A 360 000 litre Ausdrain EnviroModule2 underground rainwater harvesting tank has recently been installed at the newly constructed Salvation Army care facility in Chapel Hill, Queensland.

The Ausdrain EnviroModule2 rainwater harvesting tank is an underground modular system comprised of high strength EnviroModules. The modules form a structural void in the ground that is surrounded in a durable waterproof membrane.

The tank had originally been designed as two pre-cast concrete tanks; however, difficult site access resulted in the search for an alternative system. As the tanks were to be located at the rear of the building, the concrete tanks could only be craned in from street level located above a high bank obstructed by trees and vegetation.

After careful consideration of the alternatives it was decided that the Ausdrain system would not only be the most practical choice for this project but also the most cost effective.

The underground rainwater tank measures 11.4m x 18.0m x 1.35m and consists of 4388 Ausdrain EnviroModules. A 1mm re-enforced polypropylene liner surrounds the outside of the tank and there are two precast pits at either end of the tank measuring 900mm x 900mm each.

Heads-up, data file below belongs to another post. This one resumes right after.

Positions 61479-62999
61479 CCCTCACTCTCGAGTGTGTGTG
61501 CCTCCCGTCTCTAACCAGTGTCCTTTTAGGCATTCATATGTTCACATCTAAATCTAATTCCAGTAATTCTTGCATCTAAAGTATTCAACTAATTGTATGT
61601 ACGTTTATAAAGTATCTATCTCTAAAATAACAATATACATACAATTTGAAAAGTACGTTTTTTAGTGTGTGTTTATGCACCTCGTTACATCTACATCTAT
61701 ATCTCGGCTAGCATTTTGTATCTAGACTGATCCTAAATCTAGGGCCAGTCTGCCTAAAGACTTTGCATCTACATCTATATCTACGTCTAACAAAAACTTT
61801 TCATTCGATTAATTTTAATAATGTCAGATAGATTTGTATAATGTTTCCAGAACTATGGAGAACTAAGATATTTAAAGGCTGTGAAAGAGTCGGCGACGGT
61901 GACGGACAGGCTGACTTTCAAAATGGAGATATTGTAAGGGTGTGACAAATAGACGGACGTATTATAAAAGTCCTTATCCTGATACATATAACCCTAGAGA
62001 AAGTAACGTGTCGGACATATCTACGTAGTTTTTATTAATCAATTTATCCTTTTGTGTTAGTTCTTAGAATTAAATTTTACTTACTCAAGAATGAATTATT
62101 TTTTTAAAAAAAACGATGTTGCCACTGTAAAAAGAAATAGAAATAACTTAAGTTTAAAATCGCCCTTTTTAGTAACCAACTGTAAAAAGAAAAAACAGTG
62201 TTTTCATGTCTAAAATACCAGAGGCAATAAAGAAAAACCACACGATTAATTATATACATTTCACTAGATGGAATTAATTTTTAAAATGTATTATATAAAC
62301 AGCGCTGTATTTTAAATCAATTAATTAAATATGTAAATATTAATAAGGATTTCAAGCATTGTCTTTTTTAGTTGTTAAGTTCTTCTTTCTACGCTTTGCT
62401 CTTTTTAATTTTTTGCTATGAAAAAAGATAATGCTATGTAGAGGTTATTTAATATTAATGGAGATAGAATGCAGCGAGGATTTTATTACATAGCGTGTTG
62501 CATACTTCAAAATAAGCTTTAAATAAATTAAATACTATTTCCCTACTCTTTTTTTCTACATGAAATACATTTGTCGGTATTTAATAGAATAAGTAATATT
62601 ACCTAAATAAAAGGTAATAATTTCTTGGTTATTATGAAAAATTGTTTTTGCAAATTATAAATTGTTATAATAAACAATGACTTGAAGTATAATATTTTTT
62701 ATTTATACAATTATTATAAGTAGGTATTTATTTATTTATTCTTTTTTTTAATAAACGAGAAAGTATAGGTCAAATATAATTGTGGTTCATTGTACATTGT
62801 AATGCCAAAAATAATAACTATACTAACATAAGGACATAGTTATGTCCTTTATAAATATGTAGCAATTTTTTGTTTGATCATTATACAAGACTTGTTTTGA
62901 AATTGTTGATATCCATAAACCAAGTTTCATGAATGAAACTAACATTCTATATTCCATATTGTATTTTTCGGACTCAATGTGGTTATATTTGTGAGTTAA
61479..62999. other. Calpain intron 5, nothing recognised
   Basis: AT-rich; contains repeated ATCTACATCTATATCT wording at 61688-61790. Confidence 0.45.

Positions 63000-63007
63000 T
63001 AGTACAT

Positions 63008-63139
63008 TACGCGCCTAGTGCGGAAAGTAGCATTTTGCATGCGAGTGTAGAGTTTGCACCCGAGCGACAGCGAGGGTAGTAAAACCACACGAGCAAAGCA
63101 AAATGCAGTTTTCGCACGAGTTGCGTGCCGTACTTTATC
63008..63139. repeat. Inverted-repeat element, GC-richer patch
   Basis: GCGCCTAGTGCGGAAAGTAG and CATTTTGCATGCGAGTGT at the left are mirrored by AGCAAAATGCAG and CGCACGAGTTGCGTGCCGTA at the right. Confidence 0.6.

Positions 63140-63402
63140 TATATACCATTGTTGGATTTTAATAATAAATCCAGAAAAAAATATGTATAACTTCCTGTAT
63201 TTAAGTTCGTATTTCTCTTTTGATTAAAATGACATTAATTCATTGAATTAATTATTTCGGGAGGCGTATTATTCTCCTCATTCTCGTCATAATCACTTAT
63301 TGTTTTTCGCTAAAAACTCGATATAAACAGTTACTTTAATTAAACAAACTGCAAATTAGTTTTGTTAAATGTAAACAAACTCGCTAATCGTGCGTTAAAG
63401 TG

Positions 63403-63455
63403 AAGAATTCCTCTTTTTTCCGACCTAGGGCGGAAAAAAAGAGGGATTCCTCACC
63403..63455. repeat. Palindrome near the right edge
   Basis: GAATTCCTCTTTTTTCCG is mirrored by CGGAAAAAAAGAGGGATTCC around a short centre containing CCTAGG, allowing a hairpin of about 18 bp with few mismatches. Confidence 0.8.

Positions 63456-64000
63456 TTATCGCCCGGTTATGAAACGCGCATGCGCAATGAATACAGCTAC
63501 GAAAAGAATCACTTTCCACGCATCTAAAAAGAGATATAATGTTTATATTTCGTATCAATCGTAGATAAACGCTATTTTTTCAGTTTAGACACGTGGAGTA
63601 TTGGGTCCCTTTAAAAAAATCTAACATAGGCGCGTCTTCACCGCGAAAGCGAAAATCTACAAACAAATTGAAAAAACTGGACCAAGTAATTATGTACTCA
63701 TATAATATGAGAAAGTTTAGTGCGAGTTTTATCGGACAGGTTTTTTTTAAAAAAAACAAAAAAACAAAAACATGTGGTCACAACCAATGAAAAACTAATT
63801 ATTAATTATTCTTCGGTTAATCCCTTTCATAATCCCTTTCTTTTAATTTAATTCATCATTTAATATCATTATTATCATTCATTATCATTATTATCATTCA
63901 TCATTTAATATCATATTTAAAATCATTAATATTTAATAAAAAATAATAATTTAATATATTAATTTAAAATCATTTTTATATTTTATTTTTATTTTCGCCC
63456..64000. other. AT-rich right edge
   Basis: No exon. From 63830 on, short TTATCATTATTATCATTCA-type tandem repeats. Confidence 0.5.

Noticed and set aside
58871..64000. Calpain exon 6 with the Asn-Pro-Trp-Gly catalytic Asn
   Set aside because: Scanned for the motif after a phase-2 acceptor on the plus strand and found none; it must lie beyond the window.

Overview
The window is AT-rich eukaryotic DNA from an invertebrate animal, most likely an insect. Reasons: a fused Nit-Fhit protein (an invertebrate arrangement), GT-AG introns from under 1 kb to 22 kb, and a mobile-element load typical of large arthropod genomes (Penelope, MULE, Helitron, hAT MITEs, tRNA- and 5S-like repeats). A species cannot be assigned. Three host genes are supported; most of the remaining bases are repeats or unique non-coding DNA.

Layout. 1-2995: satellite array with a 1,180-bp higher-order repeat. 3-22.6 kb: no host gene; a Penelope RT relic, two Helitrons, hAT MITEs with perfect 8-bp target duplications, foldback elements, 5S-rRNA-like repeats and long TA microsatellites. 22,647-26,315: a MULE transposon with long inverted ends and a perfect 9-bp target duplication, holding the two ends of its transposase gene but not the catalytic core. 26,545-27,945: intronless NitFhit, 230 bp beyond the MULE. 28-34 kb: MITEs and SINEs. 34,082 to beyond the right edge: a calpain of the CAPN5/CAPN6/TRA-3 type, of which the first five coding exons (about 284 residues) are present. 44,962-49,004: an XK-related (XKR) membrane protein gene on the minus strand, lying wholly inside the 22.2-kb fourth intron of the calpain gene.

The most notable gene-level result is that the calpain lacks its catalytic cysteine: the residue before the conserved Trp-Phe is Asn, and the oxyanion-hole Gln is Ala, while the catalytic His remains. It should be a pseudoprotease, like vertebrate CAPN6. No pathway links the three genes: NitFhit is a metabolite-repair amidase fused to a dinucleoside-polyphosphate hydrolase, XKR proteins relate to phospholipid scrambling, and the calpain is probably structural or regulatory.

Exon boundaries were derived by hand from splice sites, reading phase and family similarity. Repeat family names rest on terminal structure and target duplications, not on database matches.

The first pit is connected to a 375mm inlet pipe and has a removable maximesh screen over the inlet to the tank. The second pit houses a submersible pump that connects to a 50mm suction line and a 375mm overflow pipe connects to the street stormwater drainage.

The EnviroModules were delivered to site in flat pack form and a forklift was used to move them to the rear of the building. The water storage modules were then assembled in close proximity to the excavated pit. The tank was constructed in 3 days with all components of the tank installed by hand and avoiding the need for costly crane equipment.